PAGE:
Friday, 4 October 2013

It's Friday!

It's finally Friday!

I don't know about you, but I've had a whirlwind of a week but 2 very exciting things happened this week that just had to be talked about!

First up: National Poetry Day!

It was National Poetry Day yesterday (Thurs 3rd October) and the theme was 'Water'. National Poetry Day, for those who don't know is a nationwide celebration of poetry held every year on the first Thursday of October: "it shakes poetry from its dust-jacket and into the nations’ streets, offices, shops, playgrounds, train stations and airwaves" and reminds people of the beauty (and fun) of it.
The theme was taken from the inspiration of Coleridge's 'Rime of the Ancient Mariner':
"Water, Water, everywhere
And All the boards did shrink,
Water, Water, everywhere
nor any drop to drink" 
The National Poetry Day organisation commissioned this fab little animation for the occasion to illustrate the Water, water theme:

Did anyone do anything for National Poetry Day? Either going to an event or even marking the occasion yourself by writing a poem (or failing to if you're as hopeless at poetry writing as me)?
I think one of the great things that has made a real impact in spreading the word for NPD is the use of Twitter. This year, National Poetry Day has been storming its way across twitter (in book-circles anyway) and has allowed so many more people get involved, virtually, than they would've done otherwise (we love Twitter!). The National Poetry Day org. set up a twitter account and reached 12,000 followers!
I also know that a lot of people (publishers etc) ran tweet poetry competitions - how do you write a poem in a 140 character tweet?

If you've got any good ones - share them? or maybe leave instructions on how people who can't do poetry (i.e. me) can write one?

I also found this article from the Independent, which i thought was quite a nice idea for NPD - "10 famous poems you have to read" - I've read 4 out of 10 (English Lit degree helps massively with this)!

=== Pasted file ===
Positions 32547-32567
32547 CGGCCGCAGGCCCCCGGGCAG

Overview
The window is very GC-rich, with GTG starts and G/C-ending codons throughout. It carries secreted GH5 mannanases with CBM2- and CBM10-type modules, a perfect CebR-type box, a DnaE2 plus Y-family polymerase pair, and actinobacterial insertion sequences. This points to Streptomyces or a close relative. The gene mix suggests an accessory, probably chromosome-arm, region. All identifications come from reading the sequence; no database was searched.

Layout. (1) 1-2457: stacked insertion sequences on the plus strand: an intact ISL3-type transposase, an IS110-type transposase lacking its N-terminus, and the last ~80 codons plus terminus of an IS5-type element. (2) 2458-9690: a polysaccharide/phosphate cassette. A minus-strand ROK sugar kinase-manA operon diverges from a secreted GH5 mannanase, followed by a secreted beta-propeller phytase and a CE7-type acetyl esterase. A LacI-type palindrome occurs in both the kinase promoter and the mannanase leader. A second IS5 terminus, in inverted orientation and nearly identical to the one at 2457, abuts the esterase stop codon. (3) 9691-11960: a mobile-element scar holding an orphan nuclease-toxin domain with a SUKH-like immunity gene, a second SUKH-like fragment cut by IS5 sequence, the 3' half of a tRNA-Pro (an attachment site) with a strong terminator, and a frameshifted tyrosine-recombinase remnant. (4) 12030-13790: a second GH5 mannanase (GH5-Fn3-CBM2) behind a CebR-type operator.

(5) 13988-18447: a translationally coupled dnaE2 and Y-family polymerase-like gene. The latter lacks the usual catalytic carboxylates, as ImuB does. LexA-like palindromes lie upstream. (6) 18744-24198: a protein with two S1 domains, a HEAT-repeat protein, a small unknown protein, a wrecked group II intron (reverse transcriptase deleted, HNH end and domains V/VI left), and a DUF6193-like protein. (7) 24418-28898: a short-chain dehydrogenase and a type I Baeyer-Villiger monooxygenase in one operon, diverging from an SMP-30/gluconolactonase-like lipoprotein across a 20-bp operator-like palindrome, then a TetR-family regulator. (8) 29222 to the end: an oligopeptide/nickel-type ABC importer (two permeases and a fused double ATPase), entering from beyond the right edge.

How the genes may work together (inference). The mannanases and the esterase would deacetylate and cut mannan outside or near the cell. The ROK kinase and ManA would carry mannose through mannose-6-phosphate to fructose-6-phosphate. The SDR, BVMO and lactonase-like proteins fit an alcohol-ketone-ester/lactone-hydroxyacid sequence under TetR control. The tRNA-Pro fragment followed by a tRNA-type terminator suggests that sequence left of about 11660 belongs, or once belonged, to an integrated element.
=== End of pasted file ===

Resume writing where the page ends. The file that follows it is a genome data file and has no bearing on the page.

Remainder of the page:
How many have you read?

Also, I'm far too excited about it not to mention that the film adaptation for 'How I Live Now' was released today! (Woohoo!)

I read 'How I Live Now' quite a few years ago and absolutely loved it (I'm even quite sure why) and it was definitely one of those books that I was determined to make everyone read it (now it's moved on to TFIOS by John Green!), so the film adaptation has been much awaited!

Here's a quick rundown of the plot for anyone who hasn't read it:
Fifteen-year-old Daisy is sent from Manhattan to England to visit her aunt and cousins she’s never met: three boys near her age, and their little sister. Her aunt goes away on business soon after Daisy arrives. The next day bombs go off as London is attacked and occupied by an unnamed enemy.

As power fails, and systems fail, the farm becomes more isolated. Despite the war, it’s a kind of Eden, with no adults in charge and no rules, a place where Daisy’s uncanny bond with her cousins grows into something rare and extraordinary. But the war is everywhere, and Daisy and her cousins must lead each other into a world that is unknown in the scariest, most elemental way.

Here's the trailer for anyone who hasn't seen it:
And for anyone who is intrigued you can read an extract from the book here (thanks to Penguin)

What do you think the film is going to be like? From the trailer it looks darker than the book seems, but I wasn't sure if that was just me not remembering it properly. I also read an article from Meg Rosoff when the film was being written that some of the minor characters have been written out but I reckon it makes for a pretty good film adaptation as they go!

Who's planning on seeing it? I have to wait until next week to see it but I'm really excited, so let me know what you think!!

Have a great week!

1 comment:

  1. Poetry Day:
    Tea by Carol Ann Duffy. Tea's close to water, right? And it's my favourite poem ever. Then again, I do love the Lyrical Ballads and the Canterbury Tales are hilarious.

    How I Live Now:
    I'll be honest, from the very first time I read the book (North East Teenage Book Awards) the whole incest thing made me feel sick. I wonder if they've jiggled around the relationships between the characters (biological and emotional) so that the issue isn't confronted head on as it is in the books? It was the perfect way to show how things can change in a war-situation when you have unsupervised young adults and children having to grow up too fast and discover their (icky, very wrong) feelings. But that book scared me when I read it as a teen and still scares me a little now - I am honestly petrified of ever being in a situation like that myself.